Sara Mason started the talk by describing what had previously been known or suspected about the painting; how the BBC had been invited to consider investigating it for the fourth series of Fake or Fortune?; and what had happened once the production team and experts had landed in Tunstall. The headline conclusion of the programme was that the painting was no Fake – and in fact the work of an Italian old master. So the Beeb very kindly paid to have it professionally restored – a costly process with strikingly worthwhile results. They also went to great lengths to obtain expert opinion as to the painter’s identity, a Venetian artist by the name of Montemezzano. The church has every reason to be grateful to them for this. However, the programme’s conclusion on how the painting had come to be in Tunstall church seemed to the society’s resident detective, Mike Winstanley, to have been reached on flimsy historical evidence, prompting him to investigate further.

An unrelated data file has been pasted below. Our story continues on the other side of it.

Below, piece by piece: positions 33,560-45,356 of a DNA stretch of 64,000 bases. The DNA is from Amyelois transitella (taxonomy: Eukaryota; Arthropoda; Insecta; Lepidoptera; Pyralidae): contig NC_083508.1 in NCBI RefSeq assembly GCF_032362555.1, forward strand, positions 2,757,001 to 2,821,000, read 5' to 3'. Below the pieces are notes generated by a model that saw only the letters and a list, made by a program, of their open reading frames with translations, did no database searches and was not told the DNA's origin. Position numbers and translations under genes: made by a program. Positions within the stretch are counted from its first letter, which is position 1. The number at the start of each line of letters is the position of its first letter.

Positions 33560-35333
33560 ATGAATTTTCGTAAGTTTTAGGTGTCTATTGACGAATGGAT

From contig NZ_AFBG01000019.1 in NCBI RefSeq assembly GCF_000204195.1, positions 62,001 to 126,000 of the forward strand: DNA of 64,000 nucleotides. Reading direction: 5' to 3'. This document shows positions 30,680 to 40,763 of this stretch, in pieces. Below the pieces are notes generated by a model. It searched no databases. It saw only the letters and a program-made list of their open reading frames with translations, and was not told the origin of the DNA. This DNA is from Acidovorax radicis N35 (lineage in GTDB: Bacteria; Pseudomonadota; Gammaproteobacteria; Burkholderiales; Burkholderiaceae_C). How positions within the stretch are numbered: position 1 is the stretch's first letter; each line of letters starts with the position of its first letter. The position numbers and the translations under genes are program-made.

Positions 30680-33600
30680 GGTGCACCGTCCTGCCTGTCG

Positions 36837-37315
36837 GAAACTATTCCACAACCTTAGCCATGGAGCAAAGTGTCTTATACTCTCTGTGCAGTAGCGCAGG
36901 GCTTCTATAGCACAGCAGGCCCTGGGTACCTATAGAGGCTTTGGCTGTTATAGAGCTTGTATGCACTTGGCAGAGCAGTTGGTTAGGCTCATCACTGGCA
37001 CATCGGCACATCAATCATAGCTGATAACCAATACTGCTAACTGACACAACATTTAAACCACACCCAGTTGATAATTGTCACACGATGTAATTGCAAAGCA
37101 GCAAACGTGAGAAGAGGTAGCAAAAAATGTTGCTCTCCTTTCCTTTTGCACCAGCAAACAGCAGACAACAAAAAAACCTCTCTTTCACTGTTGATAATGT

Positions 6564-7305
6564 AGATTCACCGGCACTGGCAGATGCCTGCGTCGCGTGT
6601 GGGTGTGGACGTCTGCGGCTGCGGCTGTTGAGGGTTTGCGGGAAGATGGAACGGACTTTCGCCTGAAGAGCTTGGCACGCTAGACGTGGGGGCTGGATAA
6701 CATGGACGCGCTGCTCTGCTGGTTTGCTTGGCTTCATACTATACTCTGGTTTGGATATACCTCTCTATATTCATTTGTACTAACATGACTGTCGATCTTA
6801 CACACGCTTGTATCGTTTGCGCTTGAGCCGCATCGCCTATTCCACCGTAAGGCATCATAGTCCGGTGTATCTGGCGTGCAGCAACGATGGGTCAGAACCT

Initially, the Prime Suspect as donor of the painting to the church was Richard Toulmin North (1782-1865) of nearby Thurland Castle; this had been the name Sara had suggested to the BBC. However, their researchers decided that the painting had been given to the church by a past incumbent, Frederick Needham – who was also Toulmin North’s half-brother – rejecting North on the grounds that posterity had labelled him a “playboy” (not the sort of man likely to donate anything to a church), and choosing Needham on evidence from a Dublin art-sale catalogue of another religious painting in 1812.

Mike’s research made it clear that North had in fact been conspicuously religious in his earlier life, and there is good evidence linking him to other benefactions to Tunstall church including some early 19th century English painted glass. (In passing, we learned that most saints had feet too large to be accommodated in shoes.) Clues had also been found as to how the painting may have been displayed when first installed.

The first Moral of this story is: don’t believe everything you see on TV; it may be Fake.

The painting, now that it is known to be worth a Fortune, is no longer in Tunstall Church, but (expensively) in storage pending decisions about insurance. Moral 2: be careful what you wish for.